You may think you can provide the care, but: What if you have to work full-time and can't provide the 24/7 care dementia patients require -- especially those in the later stages of the disease? What if you can't afford an in-home care service that could help make it possible for the person to remain at home? What about when no friends or family members will help you out? Or what can you do if your loved one becomes combative and you simply can't manage them anymore?

There are other considerations as well. Your loved one may habitually forget to turn off the stove, leading to a risk of fire. He or she may be up all night, causing you to be up as well. You may both become sleep-deprived -- a serious health risk for both of you. You have to consider your own health, not only for your well-being, but because you can't provide good care for the patient if you're exhausted all the time.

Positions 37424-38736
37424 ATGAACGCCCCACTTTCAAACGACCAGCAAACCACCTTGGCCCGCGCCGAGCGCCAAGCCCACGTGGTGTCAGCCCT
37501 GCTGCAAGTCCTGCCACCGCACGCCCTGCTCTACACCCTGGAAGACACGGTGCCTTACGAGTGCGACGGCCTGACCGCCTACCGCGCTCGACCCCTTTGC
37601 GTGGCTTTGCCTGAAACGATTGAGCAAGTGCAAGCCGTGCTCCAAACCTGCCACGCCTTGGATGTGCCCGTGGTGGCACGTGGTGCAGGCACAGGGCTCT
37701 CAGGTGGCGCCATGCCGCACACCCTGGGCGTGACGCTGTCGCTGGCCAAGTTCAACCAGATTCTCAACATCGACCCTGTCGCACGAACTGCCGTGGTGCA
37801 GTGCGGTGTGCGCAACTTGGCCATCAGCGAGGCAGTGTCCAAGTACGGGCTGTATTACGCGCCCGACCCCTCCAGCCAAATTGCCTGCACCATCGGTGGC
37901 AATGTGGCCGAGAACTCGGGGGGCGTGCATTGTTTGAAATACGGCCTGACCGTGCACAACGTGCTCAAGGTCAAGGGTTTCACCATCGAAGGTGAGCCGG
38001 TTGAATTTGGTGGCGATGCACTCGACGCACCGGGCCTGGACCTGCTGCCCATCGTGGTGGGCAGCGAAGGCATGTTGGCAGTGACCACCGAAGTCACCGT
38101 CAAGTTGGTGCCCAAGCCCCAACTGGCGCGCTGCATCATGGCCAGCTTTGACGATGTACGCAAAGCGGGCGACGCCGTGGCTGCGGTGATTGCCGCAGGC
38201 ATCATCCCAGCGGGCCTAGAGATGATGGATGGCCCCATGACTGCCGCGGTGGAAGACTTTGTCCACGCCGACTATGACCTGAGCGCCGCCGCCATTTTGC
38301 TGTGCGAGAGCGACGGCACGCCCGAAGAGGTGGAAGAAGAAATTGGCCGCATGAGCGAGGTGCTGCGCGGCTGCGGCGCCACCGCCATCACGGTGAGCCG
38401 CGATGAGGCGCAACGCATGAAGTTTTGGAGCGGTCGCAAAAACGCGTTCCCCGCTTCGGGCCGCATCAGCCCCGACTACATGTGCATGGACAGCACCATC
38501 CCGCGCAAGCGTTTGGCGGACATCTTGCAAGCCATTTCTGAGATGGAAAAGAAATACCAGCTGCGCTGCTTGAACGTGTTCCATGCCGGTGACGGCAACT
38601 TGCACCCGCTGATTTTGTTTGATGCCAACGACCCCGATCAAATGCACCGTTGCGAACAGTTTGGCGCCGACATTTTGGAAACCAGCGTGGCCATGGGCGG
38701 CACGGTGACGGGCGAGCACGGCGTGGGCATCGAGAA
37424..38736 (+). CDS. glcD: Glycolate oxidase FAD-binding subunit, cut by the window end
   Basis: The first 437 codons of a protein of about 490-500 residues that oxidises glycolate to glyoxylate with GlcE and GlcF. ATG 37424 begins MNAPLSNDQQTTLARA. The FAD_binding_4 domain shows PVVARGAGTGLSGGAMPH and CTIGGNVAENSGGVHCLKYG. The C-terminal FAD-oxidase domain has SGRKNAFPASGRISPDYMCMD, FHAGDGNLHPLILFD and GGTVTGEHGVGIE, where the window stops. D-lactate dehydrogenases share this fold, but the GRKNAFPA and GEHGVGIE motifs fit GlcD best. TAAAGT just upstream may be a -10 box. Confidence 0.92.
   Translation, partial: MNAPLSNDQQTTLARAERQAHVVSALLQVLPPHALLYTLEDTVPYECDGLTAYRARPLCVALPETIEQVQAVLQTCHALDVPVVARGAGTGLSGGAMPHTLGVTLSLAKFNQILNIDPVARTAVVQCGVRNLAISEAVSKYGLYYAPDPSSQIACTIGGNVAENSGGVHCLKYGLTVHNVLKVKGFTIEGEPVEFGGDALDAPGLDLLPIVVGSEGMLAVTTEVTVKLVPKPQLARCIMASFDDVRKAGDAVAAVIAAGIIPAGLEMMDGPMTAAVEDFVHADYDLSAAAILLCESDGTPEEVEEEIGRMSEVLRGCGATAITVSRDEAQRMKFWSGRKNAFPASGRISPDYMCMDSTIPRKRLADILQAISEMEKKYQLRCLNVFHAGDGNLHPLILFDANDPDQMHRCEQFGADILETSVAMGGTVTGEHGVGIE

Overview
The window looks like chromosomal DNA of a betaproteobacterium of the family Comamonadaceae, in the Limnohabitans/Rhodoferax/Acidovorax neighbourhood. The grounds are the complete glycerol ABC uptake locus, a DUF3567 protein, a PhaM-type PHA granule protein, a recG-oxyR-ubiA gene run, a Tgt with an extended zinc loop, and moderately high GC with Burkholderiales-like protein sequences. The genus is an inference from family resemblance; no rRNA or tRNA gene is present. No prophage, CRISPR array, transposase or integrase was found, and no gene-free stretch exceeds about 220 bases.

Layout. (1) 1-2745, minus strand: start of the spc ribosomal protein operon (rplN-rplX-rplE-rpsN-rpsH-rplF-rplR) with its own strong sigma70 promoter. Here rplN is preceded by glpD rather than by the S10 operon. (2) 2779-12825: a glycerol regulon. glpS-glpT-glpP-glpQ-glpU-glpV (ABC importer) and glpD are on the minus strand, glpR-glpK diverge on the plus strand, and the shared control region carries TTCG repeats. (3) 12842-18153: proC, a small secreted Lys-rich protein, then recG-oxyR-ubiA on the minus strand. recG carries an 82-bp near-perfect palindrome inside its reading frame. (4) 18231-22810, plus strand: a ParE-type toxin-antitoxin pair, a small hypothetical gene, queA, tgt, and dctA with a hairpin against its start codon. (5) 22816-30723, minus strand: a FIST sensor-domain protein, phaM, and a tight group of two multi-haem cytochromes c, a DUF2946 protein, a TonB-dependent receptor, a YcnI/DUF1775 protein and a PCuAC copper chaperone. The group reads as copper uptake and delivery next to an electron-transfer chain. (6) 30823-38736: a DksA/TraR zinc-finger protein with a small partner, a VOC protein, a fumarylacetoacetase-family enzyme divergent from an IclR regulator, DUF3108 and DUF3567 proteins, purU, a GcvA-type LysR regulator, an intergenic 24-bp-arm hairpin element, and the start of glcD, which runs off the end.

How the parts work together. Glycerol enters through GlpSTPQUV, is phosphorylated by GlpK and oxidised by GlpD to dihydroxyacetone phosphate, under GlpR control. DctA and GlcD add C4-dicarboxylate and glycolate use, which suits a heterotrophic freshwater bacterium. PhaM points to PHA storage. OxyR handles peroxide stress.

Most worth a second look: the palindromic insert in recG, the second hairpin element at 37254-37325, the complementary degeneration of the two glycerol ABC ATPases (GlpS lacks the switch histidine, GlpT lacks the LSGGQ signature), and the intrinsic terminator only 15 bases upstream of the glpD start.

Some family members removed from the situation may not agree with your decision. This can lead to rifts in relationships and family harmony. They may try to make you feel guilty enough to give up any plans for finding memory care.

What to do? Sometimes, placement in an Alzheimer’s care residence is the best solution for your benefit and the benefit of the person for whom you're caring. But many people feel that putting their loved one into Alzheimer’s care is a cop out.

If you do it you may feel terribly guilty. But if the person really needs to be in a facility for his or her own safety and well-being you may end up feeling even more guilty if you don't do it. If something happens to your loved one, you'll never forgive yourself.